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ACCent: The Monthly Newsletter of the Anchorage Coin Club
Membership Meeting 1st Wed. each month, 7 PM, Central Lutheran Church, 15th and Cordova
Vol. 21 No. 1
NEXT MEETING: JANUARY 2nd WILL BE:
OUR 20th ANNIVERSARY TOKEN COIN DESIGN
It is lime for us to decide on a design for our Twentieth Anniversary Coin Club Token. Issuing a club token marking a milestone in time has a prestigious history. Celebrating twenty years of being the Anchorage Coin Club, the most active coin club in the state of Alaska is a momentous occasion. Our first meeting of the year, January 2nd 2008, will be devoted to deciding what we want on this commemorative token.
We are privileged to have a mint here in Anchorage; the Alaska Mint. That gives us the opportunity create this commemorative token. They have artists and are capable of designing and cutting coin dies. We need to come up with what we want the design to be.
We have had some great designs on our tokens including Alaska wildlife. One year we had a gold-panner with a real gold nugget in the pan on the coin. Bring your ideas (and opinions) to the next meeting. We will bring examples of Alaska art, coin club tokens, and some great memories of Alaska's past. With a roundtable discussion and an open vote we will decide on what will be on our next great Anchorage Coin Club Commemorative Token.
This is your chance to have some say in how our club will be remembered. Don't miss it.
We can design a coin better than just this.
Even after a good design is chosen and good dies are cut things can still go wrong. Some numismatists find this a good opportunity to pick up some rare error varieties. There are many people looking at state quarters real close before putting them in a collection. So these mistakes are found.
It takes a trained eye to see the doubling on double die Oregon quarter. Easier to see but not as famous is the Main quarter struck with clashed dies. Currently the most (in)famous is the Wisconsin "extra leaf' quarter. There are 2 types. There's a high leaf and a low leaf. These quarters are selling for about $200 each.
Nobody is owning up to what brought these error varieties about. Analysts think it was stray marks on a couple of dies. Pessimists think it is a plot to sell more quarters. Mint records show that some workers were at lunch when the coins were struck. Whatever it was they are worth finding and you need to know where to look.
Both types have the extra leaf on the left side of the ear of com. This how it was supposed to look:
The high leaf does not look very realistic but the low leaf looks like it may have engraved on purpose.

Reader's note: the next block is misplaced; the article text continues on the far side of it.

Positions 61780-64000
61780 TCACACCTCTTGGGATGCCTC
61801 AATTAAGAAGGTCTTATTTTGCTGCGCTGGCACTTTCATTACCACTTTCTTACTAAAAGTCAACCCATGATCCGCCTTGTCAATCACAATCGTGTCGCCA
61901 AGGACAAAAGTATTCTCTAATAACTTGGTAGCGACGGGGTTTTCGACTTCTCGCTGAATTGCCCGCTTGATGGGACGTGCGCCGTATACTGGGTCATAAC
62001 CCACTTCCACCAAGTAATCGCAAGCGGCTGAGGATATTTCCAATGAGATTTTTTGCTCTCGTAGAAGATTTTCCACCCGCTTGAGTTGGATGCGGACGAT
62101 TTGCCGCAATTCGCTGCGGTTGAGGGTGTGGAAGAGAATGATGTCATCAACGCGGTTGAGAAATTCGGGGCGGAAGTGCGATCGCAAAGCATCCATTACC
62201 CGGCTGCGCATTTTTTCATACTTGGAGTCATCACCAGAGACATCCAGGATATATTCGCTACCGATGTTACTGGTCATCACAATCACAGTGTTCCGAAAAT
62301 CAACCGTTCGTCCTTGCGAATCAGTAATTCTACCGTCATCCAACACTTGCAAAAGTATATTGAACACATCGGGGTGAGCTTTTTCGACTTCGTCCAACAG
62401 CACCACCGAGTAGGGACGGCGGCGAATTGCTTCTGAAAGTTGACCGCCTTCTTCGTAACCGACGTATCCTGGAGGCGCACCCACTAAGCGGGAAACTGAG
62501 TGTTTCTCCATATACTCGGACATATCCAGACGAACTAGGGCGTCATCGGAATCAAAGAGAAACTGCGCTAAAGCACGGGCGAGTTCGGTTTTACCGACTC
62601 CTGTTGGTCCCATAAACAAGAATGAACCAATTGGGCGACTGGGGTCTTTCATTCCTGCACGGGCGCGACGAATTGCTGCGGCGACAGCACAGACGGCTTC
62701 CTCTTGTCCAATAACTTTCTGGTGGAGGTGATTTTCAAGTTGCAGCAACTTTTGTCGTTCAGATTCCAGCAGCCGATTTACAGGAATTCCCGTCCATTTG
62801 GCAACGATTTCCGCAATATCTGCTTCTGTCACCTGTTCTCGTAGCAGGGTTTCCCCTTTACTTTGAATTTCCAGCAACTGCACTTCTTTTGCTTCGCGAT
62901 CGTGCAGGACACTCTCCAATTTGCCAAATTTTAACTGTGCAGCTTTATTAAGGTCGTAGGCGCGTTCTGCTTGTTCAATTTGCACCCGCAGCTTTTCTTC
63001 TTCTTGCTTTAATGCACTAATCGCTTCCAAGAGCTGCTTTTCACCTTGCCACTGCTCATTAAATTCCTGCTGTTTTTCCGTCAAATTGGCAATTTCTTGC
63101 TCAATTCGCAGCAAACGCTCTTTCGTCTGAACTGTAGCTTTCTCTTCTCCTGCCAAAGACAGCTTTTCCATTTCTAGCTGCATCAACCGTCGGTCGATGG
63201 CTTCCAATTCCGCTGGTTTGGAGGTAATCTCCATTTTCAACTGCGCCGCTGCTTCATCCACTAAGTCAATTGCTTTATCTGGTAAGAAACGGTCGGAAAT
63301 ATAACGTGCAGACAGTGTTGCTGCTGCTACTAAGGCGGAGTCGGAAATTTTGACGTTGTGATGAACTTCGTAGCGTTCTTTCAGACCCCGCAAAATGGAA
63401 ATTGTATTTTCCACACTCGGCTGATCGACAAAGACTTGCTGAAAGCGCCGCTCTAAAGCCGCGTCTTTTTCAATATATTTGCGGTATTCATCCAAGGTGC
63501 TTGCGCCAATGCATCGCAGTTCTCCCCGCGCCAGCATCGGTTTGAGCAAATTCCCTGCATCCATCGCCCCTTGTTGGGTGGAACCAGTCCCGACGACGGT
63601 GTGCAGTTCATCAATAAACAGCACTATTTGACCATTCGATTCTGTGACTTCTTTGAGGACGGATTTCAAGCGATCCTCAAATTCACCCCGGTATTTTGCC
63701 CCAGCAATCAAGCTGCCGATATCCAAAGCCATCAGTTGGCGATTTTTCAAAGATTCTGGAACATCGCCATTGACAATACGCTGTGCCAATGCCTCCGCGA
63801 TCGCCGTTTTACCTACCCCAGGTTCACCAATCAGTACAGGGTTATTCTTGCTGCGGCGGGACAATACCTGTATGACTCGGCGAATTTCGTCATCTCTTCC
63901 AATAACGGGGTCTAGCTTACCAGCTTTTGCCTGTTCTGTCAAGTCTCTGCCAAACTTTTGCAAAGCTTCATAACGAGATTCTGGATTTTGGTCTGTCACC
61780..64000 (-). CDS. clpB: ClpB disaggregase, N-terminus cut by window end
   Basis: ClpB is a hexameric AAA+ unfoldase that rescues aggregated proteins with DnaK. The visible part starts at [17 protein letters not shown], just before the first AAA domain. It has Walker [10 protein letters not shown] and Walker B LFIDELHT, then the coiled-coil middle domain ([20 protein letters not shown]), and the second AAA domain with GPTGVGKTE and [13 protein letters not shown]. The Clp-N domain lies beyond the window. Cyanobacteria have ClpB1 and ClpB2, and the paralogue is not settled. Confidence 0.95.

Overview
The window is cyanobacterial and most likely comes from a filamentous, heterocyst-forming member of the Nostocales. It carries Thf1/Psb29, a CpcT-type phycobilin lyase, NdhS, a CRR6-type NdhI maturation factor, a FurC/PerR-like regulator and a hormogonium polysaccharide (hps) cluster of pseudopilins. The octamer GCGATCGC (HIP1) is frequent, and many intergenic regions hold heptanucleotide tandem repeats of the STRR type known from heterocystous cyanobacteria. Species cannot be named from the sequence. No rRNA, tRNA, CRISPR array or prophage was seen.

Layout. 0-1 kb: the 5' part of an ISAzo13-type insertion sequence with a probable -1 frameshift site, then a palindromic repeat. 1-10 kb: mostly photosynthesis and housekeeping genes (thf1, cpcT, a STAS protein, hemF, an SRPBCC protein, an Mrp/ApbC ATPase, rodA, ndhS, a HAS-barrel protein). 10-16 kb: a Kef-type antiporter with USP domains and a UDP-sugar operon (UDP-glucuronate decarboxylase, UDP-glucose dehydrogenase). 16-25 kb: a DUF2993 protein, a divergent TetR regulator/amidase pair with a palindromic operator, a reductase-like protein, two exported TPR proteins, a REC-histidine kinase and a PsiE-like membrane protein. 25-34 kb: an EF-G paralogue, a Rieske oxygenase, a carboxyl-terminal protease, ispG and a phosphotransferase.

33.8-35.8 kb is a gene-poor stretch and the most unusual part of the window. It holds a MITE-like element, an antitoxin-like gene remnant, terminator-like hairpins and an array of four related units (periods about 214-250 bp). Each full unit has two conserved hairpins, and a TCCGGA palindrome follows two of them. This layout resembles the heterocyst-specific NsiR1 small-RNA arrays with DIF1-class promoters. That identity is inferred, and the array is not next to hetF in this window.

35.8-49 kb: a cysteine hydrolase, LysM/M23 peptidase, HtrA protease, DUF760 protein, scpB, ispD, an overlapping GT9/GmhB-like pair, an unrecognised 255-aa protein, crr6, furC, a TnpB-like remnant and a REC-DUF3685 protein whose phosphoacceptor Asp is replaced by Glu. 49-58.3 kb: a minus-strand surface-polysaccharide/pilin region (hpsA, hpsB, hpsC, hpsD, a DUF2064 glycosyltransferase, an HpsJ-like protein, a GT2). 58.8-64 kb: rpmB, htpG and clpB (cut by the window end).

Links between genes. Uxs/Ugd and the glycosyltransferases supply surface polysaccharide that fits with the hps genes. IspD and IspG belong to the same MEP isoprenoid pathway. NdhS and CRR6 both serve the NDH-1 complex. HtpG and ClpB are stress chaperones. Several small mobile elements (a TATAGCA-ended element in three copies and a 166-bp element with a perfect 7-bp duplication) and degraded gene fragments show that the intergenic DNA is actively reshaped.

It was a wonderful Christmas dinner party. We had the dinner catered and there was enough food to feed everyone in the church. Dozens of gift wrapped door prizes were given out. Including a gold piece donated by Roy's Brown of Roy's Coins. Thank you Roy. It was great to see and talk to the friends who had moved to distant corners of the state.
The winning ticket for the raffle prize was drawn then we went into the big coin auction. Over 70 lots were in the Christmas auction at the church. One of the more appropriate coins for the season and the place was a silver coin from Vatican City. It featured a pope on the obverse and Saint Peter in a boat on the reverse.
Some of the more interesting lots included a coin die from the Alaska Mint, a hobo nickel from Bill Fivaz, and a large group of numismatics that looked to be a good starting place for a collector. There was lively bidding on the lots and Carl was almost hoarse by time he was done with his excellent job of calling them out.
If you missed lunch because you spent half an hour arguing whether the new addition to your collection is a VAM4 or aVAM5...
You are probably a numismatist!
It was considered that the 2 minute discussion over coffee and desert at the end of the party was the board meeting. The president decided not to have another board meeting until January 16th.
Proof silver 1942-P"war nickel" slabbed PCGS PROOF-65
Last of the proof coins before the second world war. One year type and key lo the Jefferson nickel set. Proof coins not minted again until 1950, Come to the membership meeting lo view and bid on it.
Last month's answer:
Morgan: the name given to the silver dollars featuring Liberty's head on the obverse and an eagle on the reverse. They were struck between 1878 and 1904 for circulation and again in 1921 for gambling tokens. The coin was designed by George T. Morgan.
THE NEW YORK INTERNATIONAL NUMISMATIC CONVENTION
JANUARY 10-13, 2008
Waldorf Astoria Hotel 301 Park Avenue (between 49th & 50th Streets)
Hotel Reservations (212)355-3000 mention rate code "NYC" for convention special rates.
One of the greatest events in numismatics. A wonderful place to buy ancient and foreign coins as well as the finest American coins from the bourse floor and the Gemini auction. For more information about the Gemini auction call:
Harlan J. Berk Ltd.: (312) 609-0018
Freeman and Sear: (301) 450-9755
or visit the Gemini auctions web site:
www.gemini auction. com For general information about the event visit:
www.nyinc.info or contact Kevin Foley bourse chairman
FAX: (414) 423-0343
We hope that everyone had a
wonderful Christmas and we look
forward to seeing you all as we
go into this new year of 2008.
One last word:
The word for our next coin club commemorative coin.